Regardless of what you choose as a long-term career, an undergraduate degree in mathematics is a solid foundation for any one of the STEM — science, technology, engineering and mathematics — career fields. Over the past 10 years, growth in STEM jobs was three times as fast as growth in non-STEM jobs. STEM workers are often on the cutting edge of technology and competitiveness on both the national and international scale — these professions generate innovation, new ideas, new companies and new industries.
The BLS also estimates that job opportunities for statisticians will increase by about 16 percent from 2010 to 2020, which is about as fast as the average for all occupations. Technological advancements are continuing to allow for improved data collection and processing, which is expanding the need for mathematicians to analyze that data for a range of purposes.
A nice, big paycheck is a benefit of the hard work mathematicians put into their education. The median annual wage of mathematicians was $99,380 in May 2010, according to the BLS. A 2009 National Association of Colleges and Employers survey found that math skills and training were among the ranks of the top 15 highest earning college degrees. Actuaries, mathematicians and statisticians rank near the top of the country’s 200 best jobs when it comes to job environment, income, outlook, physical demands and stress, according to a 2012 survey by CareerCast.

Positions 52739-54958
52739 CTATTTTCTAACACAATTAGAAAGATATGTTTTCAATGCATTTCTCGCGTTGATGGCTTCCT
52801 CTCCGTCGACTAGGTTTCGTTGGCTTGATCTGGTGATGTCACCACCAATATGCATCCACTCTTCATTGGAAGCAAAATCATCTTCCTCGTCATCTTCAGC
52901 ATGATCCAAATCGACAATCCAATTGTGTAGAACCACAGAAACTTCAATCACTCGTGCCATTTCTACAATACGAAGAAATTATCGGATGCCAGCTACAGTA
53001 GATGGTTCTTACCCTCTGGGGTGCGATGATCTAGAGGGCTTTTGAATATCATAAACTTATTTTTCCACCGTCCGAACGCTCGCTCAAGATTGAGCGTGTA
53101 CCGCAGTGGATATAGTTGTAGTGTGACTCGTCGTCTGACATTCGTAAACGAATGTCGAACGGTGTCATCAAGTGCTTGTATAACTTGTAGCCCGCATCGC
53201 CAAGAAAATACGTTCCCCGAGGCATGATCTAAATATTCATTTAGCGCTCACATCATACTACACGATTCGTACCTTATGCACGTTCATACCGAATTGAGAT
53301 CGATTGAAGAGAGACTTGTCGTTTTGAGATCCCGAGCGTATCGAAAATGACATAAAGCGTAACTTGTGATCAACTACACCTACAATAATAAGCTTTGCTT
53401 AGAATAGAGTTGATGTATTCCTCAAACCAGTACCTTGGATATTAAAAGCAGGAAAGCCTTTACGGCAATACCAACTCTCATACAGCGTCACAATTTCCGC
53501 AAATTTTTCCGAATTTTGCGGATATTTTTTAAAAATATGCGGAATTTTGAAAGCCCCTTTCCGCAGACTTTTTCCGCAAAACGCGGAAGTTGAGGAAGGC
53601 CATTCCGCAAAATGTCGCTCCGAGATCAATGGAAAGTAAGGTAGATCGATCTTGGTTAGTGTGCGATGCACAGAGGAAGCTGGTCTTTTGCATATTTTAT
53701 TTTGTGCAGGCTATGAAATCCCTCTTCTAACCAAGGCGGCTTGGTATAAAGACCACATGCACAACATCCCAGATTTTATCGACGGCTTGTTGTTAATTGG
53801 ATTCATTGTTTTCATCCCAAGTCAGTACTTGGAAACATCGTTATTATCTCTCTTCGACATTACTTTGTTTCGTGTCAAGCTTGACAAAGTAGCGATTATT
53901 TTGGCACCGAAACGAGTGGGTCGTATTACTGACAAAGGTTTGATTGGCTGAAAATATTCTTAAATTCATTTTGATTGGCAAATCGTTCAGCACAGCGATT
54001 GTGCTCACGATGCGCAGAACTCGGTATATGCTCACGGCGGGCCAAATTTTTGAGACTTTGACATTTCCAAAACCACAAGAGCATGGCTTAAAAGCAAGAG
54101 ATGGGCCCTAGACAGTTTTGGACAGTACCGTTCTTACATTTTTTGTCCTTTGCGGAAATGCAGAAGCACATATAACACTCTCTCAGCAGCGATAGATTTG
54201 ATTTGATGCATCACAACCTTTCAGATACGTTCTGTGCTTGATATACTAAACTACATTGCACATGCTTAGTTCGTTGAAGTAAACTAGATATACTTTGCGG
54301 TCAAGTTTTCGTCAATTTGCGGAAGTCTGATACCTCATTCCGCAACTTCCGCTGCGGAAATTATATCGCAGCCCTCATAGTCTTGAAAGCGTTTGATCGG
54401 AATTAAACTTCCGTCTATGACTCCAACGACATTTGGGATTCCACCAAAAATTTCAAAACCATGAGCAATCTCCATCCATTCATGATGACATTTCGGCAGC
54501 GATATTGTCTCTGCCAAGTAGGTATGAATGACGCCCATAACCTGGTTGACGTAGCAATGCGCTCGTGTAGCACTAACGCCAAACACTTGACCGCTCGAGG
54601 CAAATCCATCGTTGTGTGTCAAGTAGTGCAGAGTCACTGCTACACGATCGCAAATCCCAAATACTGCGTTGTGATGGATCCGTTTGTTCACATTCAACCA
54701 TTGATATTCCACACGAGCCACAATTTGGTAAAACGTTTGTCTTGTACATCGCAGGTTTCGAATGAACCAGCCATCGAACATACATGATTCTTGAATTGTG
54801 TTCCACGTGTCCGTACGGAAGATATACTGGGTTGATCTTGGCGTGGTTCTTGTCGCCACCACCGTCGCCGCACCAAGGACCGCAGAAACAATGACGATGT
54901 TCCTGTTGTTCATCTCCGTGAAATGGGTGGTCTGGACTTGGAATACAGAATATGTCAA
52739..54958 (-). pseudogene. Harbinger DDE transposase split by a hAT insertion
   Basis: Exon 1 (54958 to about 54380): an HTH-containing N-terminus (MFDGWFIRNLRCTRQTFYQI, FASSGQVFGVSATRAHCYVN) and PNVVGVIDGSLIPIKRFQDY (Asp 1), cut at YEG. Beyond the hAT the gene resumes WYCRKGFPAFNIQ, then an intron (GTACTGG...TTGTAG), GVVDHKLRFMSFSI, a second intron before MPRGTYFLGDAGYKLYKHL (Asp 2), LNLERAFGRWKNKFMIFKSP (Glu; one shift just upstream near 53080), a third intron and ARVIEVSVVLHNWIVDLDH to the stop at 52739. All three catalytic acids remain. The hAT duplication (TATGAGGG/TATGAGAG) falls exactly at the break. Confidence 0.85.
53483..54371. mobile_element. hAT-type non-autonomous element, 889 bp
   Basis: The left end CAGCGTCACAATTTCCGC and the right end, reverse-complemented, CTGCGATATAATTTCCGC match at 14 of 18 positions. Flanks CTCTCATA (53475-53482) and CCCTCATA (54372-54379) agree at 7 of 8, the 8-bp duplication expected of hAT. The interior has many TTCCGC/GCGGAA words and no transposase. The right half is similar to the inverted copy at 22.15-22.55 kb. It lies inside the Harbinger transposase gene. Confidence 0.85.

Job prospects are best in industry or government, and better yet for those who have a strong background of math and a related discipline—such as engineering, computer science, physics, or operations research.
To become a mathematician you are going to need a lot of schooling. The minimum requirement is typically a graduate degree, but that all depends on the position. About 42 percent of mathematicians have a doctoral degree, 38 percent have a master’s degree and 21 percent have a bachelor’s degree, according to O*Net.
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Selecting a path for education is just a portion of the work you need to do in order to land a position in your projected career. Especially with a field as broad as math, it is important to get real-world experience to help narrow doing your job options. Here are a few suggestions to help you do so.